THEY are works of art and love, in a place that she loved.

A major retrospective of the photographic art of Linda McCartney, collected and curated by her family, has gone on display in Glasgow’s Kevingrove Art Gallery and Museum.

Video by Colin Mearns

It is the first time the exhibition of images - from showbusiness shots to intimate portraits of her husband, Sir Paul McCartney and children - has been shown in the UK.

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The show, called The Linda McCartney Retrospective, runs at the itself beloved museum until January.

Sir Paul and his daughters Mary and Stella put together the show., a retrospective that includes one of her diaries from the 1960s, displayed for the first time.

The exhibition has previously been shown in Vienna, Seoul and Montpellier.

Born in Scarsdale, New York, Linda McCartney studied art history at the University of Arizona.

Her break came while working as an editorial assistant at Town and Country magazine.

She used an unwanted invitation to a Rolling Stones promo party on the Hudson River to take pictures of the band and following the success of the images, she became a professional photographer.

As the resident photographer at Fillmore East in New York, she took pictures of many of the greats: Otis Reading, BB King, The Doors, The Grateful Dead, Frank Zappa, The Who and Jimi Hendrix among others.

In 1967, Linda was voted US Female Photographer of the Year and soon afterwards became the first woman to have her work featured on the cover of Rolling Stone magazine with a portrait of Eric Clapton.

Following her marriage, her work focused on the natural world, family life and social commentary.

She continued to work prolifically as a photographer until her death from breast cancer in 1998. Her work has been exhibited by institutions including the International Center of Photography in New York, the Victoria & Albert Museum and the National Portrait Gallery in London.

Themes in the show include The Sixties, Family Life, Self Portraits, Animals and Nature, People and Places, Making the Magic and Scotland, featuring pictures taken at the family home in Argyll and of people from local communities in Campbeltown, shape this significant retrospective.

She died from breast cancer in 1998 at the age of 56.

Sir Paul said: “The whole family loves to honour Linda’s work - she would have loved this because Glasgow was a place she loved.

“She loved Scotland because it gave us a lot of fond memories, a lot of freedom and a lot of happy times.

“It is nice to have all of that encapsulated in the Kelvingrove exhibition.”

Speaking to The Herald Magazine last week, Sir Paul, 77, reminisced about their time spent at High Park Farm near Campbeltown and what Scotland means to him and his family.

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Looking through the photographs last week with The Herald, he said the family had been happy at their home in Scotland.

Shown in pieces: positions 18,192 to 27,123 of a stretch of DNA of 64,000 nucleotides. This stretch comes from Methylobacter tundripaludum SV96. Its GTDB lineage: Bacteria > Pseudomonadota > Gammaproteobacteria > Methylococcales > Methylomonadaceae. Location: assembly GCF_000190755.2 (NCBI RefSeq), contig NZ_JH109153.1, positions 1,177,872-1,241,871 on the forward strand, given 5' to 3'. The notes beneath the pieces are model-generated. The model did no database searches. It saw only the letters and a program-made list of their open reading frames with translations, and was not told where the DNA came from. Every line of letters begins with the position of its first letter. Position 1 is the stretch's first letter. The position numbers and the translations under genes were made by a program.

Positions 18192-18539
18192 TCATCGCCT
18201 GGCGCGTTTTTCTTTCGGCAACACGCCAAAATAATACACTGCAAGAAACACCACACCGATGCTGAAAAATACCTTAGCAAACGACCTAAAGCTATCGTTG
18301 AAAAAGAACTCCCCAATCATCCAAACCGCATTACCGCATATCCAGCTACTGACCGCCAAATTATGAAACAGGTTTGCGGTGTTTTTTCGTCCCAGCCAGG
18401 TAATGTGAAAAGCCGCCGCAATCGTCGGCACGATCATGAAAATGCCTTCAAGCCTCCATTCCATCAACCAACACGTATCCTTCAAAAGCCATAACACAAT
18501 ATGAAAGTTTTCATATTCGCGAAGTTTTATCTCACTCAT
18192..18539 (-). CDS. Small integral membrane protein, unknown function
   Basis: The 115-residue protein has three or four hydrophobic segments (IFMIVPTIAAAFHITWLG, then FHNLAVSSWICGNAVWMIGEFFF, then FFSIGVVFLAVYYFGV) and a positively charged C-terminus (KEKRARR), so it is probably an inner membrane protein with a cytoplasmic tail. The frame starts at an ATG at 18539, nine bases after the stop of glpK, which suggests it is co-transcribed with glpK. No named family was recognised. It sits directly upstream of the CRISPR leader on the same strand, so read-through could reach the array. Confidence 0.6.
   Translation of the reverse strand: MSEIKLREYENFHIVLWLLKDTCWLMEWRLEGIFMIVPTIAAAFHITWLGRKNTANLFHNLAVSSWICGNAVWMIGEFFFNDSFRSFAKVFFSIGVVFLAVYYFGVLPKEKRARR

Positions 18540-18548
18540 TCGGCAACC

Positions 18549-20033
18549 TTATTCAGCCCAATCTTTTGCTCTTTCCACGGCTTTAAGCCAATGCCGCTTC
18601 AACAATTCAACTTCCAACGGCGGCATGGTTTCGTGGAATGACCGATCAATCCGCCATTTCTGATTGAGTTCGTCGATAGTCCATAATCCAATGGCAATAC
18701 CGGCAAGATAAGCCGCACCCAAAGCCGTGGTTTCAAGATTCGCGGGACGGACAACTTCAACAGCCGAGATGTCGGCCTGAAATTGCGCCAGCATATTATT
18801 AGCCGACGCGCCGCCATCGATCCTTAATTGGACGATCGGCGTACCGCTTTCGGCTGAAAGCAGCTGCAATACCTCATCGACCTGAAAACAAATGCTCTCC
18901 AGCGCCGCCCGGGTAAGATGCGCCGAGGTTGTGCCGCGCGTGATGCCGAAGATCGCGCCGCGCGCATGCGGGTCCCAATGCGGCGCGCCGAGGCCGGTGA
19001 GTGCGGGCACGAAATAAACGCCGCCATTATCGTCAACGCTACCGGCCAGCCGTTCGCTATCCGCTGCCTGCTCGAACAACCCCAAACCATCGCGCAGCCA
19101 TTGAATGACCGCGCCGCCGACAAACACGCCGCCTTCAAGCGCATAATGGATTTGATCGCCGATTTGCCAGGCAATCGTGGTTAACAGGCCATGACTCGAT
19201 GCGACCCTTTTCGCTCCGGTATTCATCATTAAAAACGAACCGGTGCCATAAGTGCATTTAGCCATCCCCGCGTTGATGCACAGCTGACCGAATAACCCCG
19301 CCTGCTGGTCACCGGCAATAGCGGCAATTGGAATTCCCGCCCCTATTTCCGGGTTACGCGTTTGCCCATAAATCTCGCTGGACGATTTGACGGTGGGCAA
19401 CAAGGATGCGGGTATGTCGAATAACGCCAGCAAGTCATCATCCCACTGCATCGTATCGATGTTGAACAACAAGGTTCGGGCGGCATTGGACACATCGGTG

“Very much so,” he said “It is funny because the first time I really heard anyone talk about it with a lot of fondness was John Lennon.

“He had relatives up in Scotland who he liked a lot and he visited them when he was a kid. He would talk with great fondness of the crofts and the holidays he’d had up in Scotland. So, there was always a nice feeling about it for me.

“Then, when I ended up getting the farm at Mull of Kintyre and going up there and spending some time, it had the same kind of resonance for me. Again, it was this fondness for the people and for the land. It constituted a form of freedom for us.

“We could get away from all the things we normally did and just enjoy a lot of space. One thing about the farm was you could walk out at night and see 360 degrees of sky which you can’t do in a city.”

Sir Paul purchased High Park Farm in 1966. The farmhouse, atop a hill overlooking Machrihanish Bay, came with 183 acres.

He married Linda three years later.

Stella McCartney, a celebrated fashion designer, said: “Through these images you meet the real mother I knew.

“You see her raw and deep talent and passion for her art, photography.

“Ahead of her time on every level, this mother-of-four still held her camera close like a companion, she captures the world around her through her eyes and this can be seen on the walls around the exhibition.

“Her humour, her love of family and nature and her moments framed with a slight surreal edge ... Scotland was one of her favourite places on Earth and so many images were taken there.”

The retrospective also includes one of Linda McCartney’s diaries from the 1960s and a selection of her cameras and photographic equipment.

“There is the one of me on the fence with two of my kids,” Sir Paul said.

“I think it captures the free spirit that we enjoyed when we came to Scotland. We escaped a lot of business stuff that was going on in London.

“That picture shows the joy of being in the freedom of Scotland. The baby is Mary and the one hanging over the fence is my eldest daughter Heather.”